Thus, appeasement is another discursive device that allows the small numbers of Indian Muslims to be swollen and impregnated with the threat of Pakistan and, beyond that, of the militant multitudes of the world of global Islam. In the period immediately following the 9/11 attacks, as I have argued above in this chapter, these connections were revived and reimagined through the global invocation of Islamic terrorism. I turn now, by way of conclusion, to the figure of the suicide bomber, born in the struggles between Tamils and Sinhalas in Sri Lanka in the 1970s, and the relationship of this solitary figure to issues of number, minority, and terror.

How Small Are Small Numbers? Minorities, Diasporas, and Terror

The suicide bomber, whether in Israel, Sri Lanka, New York, Iraq, or London, is the darkest possible version of the liberal value placed on the individual, the number ‘‘one.’’ The suicide bomber today is the ideal type of the terrorist, since in this figure several nightmares are condensed. He or she, first of all, completely closes the boundary between the body and the weapon of terror. Whether by strapping bombs to his or her body or by otherwise disguising explosives in his or her body, the suicide bomber is an explosive body that promises to distribute its own bloody fragments and mix them in with the bloody parts of the civilian populations it is intended to decimate. Thus, not only does the suicide bomber elude detection, he or she also produces a horrible mixture of blood and body between enemies, thus violating not only

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the soil of the nation but the very bodies of the victims, infecting them with the blood of the martyr. Second, the suicide bomber is a revolting version of the idea of the martyr, highly valued in Christianity and Islam, for instead of being a passive martyr, he or she is an active, dangerous, exploding martyr, a murderous martyr. Third, the suicide bomber, as with the brainwashed agent in The Manchurian Candidate, is invariably portrayed as being in some paranormal state of conviction, ecstasy, and purpose, often built up through quasi-religious techniques such as isolation, indoctrination, and drug-induced hallucination, on the eve of the suicidal attack. This image is the very antithesis of the liberal individual acting in her interest, for the idea of a willingly exploded body does not fit easily into most models of rational choice. Fourth, imagined as an automaton, the suicide bomber, while a terrifying example of the individual, the number ‘‘one,’’ is in fact always seen as an instance of the crazed mob or mass, the victim of propaganda and extrarational conviction, a perfect example of the mindless regimentation of the masses and of the dangerous unpredictability of the mob. In all these regards, the suicide bomber is the pure and most abstract form of the terrorist. In this sense, the suicide bomber also captures some of the central fears surrounding terror. As a figure that has to get close to the place of attack by appearing to be a normal citizen, the suicide bomber takes to the extreme the problem of uncertainty which I have discussed earlier. In one suicide bombing in Israel, a suicide bomber disguised himself as a rabbi, thus subverting the very heart of the visible moral order of Israeli Jewish society. Like-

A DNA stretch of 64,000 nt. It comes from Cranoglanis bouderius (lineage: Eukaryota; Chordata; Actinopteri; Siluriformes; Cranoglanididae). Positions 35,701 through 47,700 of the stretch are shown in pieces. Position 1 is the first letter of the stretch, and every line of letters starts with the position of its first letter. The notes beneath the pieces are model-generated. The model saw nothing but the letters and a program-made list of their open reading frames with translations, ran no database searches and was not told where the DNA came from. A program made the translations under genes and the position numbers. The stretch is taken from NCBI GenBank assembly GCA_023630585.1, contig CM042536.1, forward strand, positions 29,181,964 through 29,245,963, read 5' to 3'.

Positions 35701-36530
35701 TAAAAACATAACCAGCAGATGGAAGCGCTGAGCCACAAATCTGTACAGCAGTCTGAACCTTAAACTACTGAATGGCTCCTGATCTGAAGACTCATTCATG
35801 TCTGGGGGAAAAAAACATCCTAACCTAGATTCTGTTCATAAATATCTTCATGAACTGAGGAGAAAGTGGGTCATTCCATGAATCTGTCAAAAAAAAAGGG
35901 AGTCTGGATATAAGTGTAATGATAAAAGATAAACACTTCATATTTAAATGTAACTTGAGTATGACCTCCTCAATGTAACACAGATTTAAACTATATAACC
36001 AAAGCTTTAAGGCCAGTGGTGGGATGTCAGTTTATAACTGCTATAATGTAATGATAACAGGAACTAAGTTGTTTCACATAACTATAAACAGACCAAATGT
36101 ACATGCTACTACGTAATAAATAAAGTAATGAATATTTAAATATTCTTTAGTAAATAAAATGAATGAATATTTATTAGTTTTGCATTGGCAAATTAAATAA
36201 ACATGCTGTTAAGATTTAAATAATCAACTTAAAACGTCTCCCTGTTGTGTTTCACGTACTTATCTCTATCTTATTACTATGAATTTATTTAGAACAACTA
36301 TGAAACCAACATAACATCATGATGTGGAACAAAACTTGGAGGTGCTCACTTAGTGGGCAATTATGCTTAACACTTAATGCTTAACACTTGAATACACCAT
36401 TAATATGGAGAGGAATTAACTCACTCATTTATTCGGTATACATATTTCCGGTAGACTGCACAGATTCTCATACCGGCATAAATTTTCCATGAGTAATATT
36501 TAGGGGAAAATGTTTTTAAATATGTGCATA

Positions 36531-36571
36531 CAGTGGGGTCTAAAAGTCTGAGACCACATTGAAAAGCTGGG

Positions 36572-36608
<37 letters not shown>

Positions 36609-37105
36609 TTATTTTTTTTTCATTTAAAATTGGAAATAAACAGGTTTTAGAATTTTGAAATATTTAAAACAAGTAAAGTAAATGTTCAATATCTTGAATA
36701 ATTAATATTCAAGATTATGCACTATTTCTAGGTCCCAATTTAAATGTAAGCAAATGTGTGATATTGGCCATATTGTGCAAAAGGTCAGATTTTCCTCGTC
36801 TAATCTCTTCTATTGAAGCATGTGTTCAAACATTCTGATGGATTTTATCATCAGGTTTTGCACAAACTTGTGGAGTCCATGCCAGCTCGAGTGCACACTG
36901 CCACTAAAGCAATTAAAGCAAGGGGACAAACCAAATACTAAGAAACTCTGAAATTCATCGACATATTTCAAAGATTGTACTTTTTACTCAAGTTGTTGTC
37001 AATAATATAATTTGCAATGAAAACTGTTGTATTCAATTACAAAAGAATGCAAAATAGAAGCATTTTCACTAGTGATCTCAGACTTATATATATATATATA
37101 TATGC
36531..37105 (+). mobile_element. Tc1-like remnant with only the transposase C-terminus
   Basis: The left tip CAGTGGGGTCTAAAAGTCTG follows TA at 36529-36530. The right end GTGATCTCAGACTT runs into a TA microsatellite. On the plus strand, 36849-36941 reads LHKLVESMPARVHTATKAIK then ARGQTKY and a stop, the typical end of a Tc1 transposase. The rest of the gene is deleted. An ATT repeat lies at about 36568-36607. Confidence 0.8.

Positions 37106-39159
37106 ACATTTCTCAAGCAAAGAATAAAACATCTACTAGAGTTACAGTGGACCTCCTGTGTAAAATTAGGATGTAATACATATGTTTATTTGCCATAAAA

wise, the suicide bomber thrives in the spaces of civilian life, thus producing a form of permanent emergency that also requires a new approach to the problem of civilians and civil life in the age of globalized terrorism. This brings us to a final feature of the problem of small numbers in an era of globalized networks of terror, such as those that became a full part of public consciousness after 9/11.

Small Numbers and Global Networks

The events of 9/11 are now sufficiently behind us that we can begin to sift through the xenophobia, sentimentality, and shock that the attacks produced to ponder the more persistent images that remain from that event, now to be seen via the dark glass of the war on Iraq. Osama bin Laden is almost certainly alive, the Taliban are regrouping in Afghanistan and Pakistan, various warlords keep Afghanistan in a profound state of dependency on foreign money, arms, and soldiers, and there is a fierce insurgency against American forces in Iraq. The Iraqis, subdued initially by shock and awe, seem to hate Americans as much as they did Saddam Hussein, and the weapons of mass destruction seem to be alibis for the weapons of mass construction, largely in the hands of Bechtel and Halliburton. In both Afghanistan and Iraq, most especially in Iraq, the United States appears to be experimenting with a new political form, which may be called ‘‘longdistance democracy,’’ a strange form of imperial federalism, where Iraq is treated as just another American state, operating under the jurisdiction of the National Guard and vari-